Arab-Islamic Reception and Development of Hellenistic Science

An overview of the Arab-Islamic reception and development of Hellenistic science.

By Dr. Giovanni Lelli
Visiting Professor of Arab and Islamic Studies
KU Leuven


This article is an overview of the Arab-Islamic reception and development of Hellenistic science. It particularly refers to mathematics, physics and astronomy. It focuses on the following topics: 1) Two interpretative models of this reception in the 19th, 20th, and 21stcentury scholarship: the “Indo-European model” (which supposes a cultural heterogeneity between Greece and Islam) and the “cosmopolitan Hellenistic model” (which supposes homogeneity between the two). 2) The channels through which Hellenistic science was transmitted to the Islamic world: the philological channel, and the oral channel which implies the pre-existence of a common Greek-Semitic cultural ground that made this transmission possible. 3) Three features of the Arab-Islamic sciences that highlight their essential contribution to the emergence of modern science in 16th and 17th century Europe: 3.1. The “democratising” character of the Arab-Islamic sciences resulting from a larger diffusion of literacy. 3.2. The higher precision of measurements and calculations. 3.3. The experimental approach of Muslim scientists. A positive role in the accomplishment of these advances has been played by the non-metaphysical character of orthodox Islamic monotheism. According to Muslim orthodoxy, there are no Neo-Platonic intermediaries between the almighty God and his creation. The whole universe is submitted to the same physical laws. I argue that today it is important to open an interdisciplinary debate on the Arab-Islamic sciences. It would certainly lead to a better appreciation of their historical contribution. It could also suggest answers to contemporary epistemological impasses deriving from the growing gap between the humanities and the sciences1.


This article is an overview of the Arab-Islamic reception and development of Hellenistic science. I intend the term science in the narrow sense of natural and exact sciences, although in post-Hellenistic cultures philosophy and science were tightly related, according to the epistemological universe well exemplified by Aristotle’s classification of the sciences into theoretical, practical and productive (Metaphysics, book 6), as described in Porphyry’s Isagoge2. I can quote in this respect the Arab historian Ibn Khaldūn (d. 1406) who in his Muqaddima relied upon a well-rooted model of classification of sciences, based on the distinction between the religious traditional sciences and the philosophical sciences. The philosophical (ḥikmiyya falsafiyya) or “intellectual” (‘aqliyya) sciences are: logic3, physics, metaphysics and mathematics.

The intellectual sciences are natural to man, in as much as he is a thinking being. They are not restricted to any particular religious group. They are studied by the people of all religious groups who are all equally qualified to learn them and to do research in them. (…) They are called the sciences of philosophy and wisdom. They comprise four different sciences. 1) The first science is logic (…) 2) Then, philosophers may study the elemental substances perceivable by the senses, namely, the minerals, the plants, and the animals which are created from (the elemental substances), the heavenly bodies, natural motions, and the soul from which the motions originate, and other things. This discipline is called “physics”. It is the second of the intellectual sciences. 3) Or they may study metaphysical, spiritual matters. This science is called “metaphysics” (al-‘ilm al-ilâhî). It is the third of the intellectual sciences. 4) The fourth science is the study of quantities (measurements). It comprises four different sciences, which are called the “mathematical sciences” (ta‘âlîm)4.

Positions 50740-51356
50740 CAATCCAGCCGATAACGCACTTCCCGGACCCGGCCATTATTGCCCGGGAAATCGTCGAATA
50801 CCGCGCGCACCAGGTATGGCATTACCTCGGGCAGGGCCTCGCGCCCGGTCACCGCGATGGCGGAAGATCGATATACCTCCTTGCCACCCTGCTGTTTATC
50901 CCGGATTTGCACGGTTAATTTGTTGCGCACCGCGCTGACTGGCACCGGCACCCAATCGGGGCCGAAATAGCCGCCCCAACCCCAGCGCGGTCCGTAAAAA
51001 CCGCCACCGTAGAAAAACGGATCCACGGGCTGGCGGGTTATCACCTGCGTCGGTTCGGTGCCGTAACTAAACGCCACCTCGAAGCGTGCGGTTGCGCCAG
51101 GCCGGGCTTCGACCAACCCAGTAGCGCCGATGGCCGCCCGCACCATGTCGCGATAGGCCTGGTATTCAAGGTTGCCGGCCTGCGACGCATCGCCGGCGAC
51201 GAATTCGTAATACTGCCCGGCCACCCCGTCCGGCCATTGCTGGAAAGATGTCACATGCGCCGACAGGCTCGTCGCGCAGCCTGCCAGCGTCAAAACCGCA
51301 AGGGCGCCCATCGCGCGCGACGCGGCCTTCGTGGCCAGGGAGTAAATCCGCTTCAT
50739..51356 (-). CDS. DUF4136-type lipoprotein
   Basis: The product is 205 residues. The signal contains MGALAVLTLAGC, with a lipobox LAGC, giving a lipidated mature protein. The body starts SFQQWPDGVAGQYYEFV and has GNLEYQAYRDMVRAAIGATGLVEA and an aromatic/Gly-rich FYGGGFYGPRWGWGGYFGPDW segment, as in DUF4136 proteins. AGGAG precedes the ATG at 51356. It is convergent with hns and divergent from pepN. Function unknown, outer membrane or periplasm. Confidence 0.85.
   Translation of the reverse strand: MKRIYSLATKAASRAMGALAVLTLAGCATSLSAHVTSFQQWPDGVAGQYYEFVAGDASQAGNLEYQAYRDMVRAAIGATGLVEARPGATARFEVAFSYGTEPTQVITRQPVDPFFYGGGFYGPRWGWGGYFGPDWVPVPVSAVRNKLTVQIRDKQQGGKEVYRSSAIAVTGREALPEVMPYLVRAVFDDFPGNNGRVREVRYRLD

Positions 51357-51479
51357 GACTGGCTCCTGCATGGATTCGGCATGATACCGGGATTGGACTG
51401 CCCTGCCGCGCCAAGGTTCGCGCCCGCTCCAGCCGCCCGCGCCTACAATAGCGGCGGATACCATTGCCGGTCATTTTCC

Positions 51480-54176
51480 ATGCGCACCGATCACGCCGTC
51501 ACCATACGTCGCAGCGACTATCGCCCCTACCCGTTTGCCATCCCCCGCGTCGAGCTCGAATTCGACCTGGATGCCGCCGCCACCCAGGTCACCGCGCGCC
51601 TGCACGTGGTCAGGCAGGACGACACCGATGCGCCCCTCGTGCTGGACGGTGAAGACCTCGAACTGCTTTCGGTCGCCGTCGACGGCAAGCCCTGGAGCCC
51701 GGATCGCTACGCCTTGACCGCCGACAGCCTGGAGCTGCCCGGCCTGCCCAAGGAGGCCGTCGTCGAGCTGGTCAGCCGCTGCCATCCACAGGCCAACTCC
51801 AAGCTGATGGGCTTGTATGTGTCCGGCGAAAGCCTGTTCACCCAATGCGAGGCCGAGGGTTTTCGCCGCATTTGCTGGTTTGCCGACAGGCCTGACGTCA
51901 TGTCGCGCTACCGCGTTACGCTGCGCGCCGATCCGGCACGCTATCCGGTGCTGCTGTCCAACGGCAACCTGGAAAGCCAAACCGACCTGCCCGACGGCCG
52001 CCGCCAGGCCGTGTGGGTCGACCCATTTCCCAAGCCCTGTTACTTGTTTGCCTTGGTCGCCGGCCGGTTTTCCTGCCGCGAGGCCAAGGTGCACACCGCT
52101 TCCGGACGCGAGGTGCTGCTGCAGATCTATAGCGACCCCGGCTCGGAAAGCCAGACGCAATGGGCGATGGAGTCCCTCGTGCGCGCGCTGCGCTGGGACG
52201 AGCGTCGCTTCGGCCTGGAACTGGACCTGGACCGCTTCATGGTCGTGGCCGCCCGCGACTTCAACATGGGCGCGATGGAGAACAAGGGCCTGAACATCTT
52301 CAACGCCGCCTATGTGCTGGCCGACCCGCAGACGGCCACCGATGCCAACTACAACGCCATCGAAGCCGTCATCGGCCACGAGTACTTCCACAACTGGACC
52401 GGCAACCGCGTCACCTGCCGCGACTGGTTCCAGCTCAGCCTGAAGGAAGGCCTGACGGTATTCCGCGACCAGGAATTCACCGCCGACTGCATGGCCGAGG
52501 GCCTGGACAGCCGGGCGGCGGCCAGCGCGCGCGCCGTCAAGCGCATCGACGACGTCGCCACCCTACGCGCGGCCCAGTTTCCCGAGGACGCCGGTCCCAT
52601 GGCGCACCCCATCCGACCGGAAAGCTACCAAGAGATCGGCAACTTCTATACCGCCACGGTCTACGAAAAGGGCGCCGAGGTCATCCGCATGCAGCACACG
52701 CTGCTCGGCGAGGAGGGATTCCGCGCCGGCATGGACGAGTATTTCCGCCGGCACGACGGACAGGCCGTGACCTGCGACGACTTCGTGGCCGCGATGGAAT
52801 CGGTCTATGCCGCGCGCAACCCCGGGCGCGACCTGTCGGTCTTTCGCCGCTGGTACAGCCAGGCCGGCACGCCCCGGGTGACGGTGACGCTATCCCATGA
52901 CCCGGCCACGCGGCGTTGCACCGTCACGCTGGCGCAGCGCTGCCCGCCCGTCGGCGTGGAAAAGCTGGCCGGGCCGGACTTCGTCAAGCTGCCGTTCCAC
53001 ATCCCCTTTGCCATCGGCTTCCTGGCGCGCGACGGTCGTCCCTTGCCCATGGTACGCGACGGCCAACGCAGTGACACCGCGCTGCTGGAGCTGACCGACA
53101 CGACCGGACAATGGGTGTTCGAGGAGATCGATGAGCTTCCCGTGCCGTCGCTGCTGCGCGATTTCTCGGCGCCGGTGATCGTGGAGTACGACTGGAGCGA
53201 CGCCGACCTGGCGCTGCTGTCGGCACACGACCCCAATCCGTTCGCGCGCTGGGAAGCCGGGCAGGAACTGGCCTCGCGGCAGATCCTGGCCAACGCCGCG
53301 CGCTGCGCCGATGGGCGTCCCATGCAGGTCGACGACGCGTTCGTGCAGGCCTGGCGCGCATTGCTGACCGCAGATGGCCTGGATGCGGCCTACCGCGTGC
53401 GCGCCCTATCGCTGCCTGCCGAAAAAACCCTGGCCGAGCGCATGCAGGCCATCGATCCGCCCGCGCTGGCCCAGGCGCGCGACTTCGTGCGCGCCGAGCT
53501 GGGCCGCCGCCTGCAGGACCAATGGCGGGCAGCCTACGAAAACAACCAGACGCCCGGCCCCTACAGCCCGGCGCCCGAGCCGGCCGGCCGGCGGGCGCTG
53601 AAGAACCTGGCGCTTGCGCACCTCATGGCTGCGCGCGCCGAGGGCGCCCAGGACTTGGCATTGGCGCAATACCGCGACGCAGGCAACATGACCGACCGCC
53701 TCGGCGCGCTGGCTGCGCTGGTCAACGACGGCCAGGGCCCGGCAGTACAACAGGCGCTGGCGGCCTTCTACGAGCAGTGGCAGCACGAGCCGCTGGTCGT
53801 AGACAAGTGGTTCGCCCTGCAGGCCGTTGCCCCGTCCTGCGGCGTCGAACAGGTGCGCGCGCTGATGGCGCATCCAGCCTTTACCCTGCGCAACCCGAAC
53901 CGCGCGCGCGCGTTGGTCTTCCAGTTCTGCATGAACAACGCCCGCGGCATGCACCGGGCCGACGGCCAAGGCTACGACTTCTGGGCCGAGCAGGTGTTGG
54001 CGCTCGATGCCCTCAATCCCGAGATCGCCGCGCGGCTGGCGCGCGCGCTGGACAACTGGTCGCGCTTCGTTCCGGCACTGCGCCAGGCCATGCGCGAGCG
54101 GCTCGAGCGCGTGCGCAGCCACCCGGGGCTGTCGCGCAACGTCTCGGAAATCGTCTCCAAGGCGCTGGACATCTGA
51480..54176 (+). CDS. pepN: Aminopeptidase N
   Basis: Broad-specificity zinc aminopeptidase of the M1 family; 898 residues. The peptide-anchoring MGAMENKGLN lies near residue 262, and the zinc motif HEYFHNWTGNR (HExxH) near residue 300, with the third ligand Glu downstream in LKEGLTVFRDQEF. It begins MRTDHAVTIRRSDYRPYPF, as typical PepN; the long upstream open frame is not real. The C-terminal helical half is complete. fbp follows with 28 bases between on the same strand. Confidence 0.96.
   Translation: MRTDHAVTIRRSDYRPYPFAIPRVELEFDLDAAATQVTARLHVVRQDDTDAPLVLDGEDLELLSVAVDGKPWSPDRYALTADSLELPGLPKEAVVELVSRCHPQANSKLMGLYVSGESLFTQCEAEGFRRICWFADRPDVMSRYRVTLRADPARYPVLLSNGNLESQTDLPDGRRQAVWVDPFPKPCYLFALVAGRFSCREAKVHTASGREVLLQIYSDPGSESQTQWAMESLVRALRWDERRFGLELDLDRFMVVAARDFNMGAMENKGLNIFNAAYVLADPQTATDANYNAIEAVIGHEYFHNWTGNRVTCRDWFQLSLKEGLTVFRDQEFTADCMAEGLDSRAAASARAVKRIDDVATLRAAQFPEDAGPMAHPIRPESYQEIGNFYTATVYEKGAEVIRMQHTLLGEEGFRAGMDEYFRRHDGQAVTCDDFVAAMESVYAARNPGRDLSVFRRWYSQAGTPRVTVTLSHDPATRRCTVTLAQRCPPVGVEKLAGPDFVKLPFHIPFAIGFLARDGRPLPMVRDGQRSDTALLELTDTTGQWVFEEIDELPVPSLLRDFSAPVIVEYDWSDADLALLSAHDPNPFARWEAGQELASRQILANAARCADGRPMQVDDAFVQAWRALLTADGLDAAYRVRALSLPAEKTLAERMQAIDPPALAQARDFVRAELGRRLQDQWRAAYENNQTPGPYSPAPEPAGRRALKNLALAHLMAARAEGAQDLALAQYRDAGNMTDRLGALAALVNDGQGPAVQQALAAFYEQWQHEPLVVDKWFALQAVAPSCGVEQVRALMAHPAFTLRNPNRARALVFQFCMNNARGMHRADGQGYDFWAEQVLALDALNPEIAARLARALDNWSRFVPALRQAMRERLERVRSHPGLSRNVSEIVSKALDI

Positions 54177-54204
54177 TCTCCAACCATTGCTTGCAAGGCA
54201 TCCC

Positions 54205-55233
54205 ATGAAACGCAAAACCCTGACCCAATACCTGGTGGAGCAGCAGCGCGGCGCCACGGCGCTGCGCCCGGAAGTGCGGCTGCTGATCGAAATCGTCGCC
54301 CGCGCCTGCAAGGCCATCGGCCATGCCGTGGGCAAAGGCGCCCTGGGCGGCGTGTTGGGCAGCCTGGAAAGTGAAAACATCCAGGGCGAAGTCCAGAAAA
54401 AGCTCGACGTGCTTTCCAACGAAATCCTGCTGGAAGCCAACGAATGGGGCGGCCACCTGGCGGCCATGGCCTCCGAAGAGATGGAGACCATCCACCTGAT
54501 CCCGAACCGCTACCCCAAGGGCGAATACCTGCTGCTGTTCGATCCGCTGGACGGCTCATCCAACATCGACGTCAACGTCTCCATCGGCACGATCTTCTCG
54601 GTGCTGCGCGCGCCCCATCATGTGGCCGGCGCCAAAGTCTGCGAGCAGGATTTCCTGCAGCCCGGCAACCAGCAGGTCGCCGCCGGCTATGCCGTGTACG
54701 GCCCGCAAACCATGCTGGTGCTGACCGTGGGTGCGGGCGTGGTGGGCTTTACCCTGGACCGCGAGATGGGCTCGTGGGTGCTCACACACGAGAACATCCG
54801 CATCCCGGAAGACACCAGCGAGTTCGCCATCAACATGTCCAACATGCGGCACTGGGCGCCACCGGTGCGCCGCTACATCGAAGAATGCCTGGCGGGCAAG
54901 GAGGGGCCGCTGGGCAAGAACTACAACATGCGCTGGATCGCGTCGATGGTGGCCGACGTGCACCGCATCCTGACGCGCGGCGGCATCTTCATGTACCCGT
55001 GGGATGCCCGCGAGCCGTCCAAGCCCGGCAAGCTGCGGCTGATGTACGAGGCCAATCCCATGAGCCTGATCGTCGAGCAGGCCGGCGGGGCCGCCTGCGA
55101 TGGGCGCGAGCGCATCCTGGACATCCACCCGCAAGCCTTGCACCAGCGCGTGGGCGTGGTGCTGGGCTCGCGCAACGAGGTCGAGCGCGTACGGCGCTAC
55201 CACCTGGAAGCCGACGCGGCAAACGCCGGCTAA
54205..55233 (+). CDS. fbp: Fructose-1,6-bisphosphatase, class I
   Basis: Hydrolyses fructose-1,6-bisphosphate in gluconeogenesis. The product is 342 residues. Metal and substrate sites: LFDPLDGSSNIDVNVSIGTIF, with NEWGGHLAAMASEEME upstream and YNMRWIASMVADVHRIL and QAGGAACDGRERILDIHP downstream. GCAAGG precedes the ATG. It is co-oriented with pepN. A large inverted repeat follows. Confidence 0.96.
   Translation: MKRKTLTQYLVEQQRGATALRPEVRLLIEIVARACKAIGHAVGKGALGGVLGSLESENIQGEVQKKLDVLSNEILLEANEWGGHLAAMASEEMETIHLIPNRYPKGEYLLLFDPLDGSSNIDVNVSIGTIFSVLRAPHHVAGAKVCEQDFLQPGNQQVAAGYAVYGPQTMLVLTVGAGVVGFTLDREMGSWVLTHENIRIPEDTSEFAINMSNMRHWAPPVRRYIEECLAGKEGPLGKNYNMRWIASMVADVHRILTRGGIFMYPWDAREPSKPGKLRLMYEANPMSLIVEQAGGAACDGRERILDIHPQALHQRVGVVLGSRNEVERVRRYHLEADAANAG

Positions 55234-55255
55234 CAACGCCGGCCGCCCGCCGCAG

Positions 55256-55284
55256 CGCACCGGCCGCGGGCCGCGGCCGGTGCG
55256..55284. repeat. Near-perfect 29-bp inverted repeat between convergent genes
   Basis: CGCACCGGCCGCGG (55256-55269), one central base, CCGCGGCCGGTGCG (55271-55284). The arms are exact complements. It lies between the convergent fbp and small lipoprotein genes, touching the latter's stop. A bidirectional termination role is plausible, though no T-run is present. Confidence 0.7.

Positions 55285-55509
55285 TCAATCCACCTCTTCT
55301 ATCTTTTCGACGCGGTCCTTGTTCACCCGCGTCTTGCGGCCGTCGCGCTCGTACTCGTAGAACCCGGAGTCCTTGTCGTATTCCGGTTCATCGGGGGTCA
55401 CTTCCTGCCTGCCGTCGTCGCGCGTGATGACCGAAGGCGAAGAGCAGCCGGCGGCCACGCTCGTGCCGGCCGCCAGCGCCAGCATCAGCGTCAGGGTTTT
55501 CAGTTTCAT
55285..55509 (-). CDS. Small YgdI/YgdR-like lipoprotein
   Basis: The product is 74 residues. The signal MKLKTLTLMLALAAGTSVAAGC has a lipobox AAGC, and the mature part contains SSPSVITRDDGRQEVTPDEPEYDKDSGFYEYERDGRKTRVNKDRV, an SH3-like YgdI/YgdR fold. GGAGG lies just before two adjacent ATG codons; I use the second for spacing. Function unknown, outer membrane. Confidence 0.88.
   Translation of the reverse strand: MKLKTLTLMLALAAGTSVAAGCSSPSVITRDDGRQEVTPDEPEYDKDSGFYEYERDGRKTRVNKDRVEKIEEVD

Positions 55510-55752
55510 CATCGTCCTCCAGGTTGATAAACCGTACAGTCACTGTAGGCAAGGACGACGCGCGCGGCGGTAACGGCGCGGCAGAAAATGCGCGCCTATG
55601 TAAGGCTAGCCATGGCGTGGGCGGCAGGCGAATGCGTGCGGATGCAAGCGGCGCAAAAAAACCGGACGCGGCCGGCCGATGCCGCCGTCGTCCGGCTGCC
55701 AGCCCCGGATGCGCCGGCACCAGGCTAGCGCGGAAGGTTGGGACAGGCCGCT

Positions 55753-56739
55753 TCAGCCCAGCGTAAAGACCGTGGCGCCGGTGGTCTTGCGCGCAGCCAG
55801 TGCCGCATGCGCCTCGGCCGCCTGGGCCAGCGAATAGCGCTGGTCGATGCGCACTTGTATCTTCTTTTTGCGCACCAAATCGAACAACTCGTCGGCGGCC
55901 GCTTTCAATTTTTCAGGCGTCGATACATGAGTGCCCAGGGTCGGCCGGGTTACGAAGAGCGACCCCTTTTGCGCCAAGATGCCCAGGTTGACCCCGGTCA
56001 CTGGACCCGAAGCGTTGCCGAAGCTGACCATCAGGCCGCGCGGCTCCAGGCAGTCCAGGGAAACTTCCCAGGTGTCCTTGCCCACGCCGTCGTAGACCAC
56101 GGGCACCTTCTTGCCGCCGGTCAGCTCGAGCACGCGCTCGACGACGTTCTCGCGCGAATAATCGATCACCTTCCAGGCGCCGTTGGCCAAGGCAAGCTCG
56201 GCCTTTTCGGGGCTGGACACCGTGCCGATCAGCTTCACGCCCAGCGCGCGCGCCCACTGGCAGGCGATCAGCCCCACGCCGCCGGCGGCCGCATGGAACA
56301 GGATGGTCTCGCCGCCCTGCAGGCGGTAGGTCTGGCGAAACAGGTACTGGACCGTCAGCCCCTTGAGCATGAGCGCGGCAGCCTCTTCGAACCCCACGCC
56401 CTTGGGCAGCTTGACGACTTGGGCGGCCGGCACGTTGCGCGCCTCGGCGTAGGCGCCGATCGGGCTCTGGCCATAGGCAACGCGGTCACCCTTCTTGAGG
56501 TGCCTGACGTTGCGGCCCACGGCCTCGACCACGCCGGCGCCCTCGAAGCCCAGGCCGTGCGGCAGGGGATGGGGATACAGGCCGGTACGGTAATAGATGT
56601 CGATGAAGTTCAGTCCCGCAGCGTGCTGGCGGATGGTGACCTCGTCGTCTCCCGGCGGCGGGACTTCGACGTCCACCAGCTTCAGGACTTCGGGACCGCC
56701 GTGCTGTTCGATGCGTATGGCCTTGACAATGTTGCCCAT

In this respect it is significant that Galileo Galilei (d. 1642) still used the term “philosophy” to indicate what later scholarswould call “science”:

Philosophy is written in that great book which ever lies before our eyes―I mean the universe―but we cannot understand it if we do not first learn the language and grasp the symbols, in which it is written. This book is written in the mathematical language, and the symbols are triangles, circles and other geometric figures, without whose help it is impossible to comprehend a single word of it; without which one wanders in vain through a dark labyrinth5.

Portrait of Galileo Galilei (1636), by Justus Sustermans / National Maritime Museum, Wikimedia Commons

It is not only a question of vocabulary. For Galileo, the senses (“il senso”) are inseparable from deductive reason (“le ragioni dimostrative necessarie”). Galileo’s usage reflects the inseparable association between philosophy and science typical of the pre-modern universal system of knowledge which took centuries to disintegrate. For some aspects it even survived until the early 20th century. It partially survived until the time when the education systems still provided a complete curriculum including both the “sciences” and the “humanities”, although epistemologically separated. Koyré (1973) insists on the decisive role of theory more than experience in the scientific revolutions of the 17th, 19th and 20th century. “Thus the Galilean conception of a correct scientific procedure implies (…) the prevalence of theory over facts”6. Koyré’s conclusion in this respect is categorical: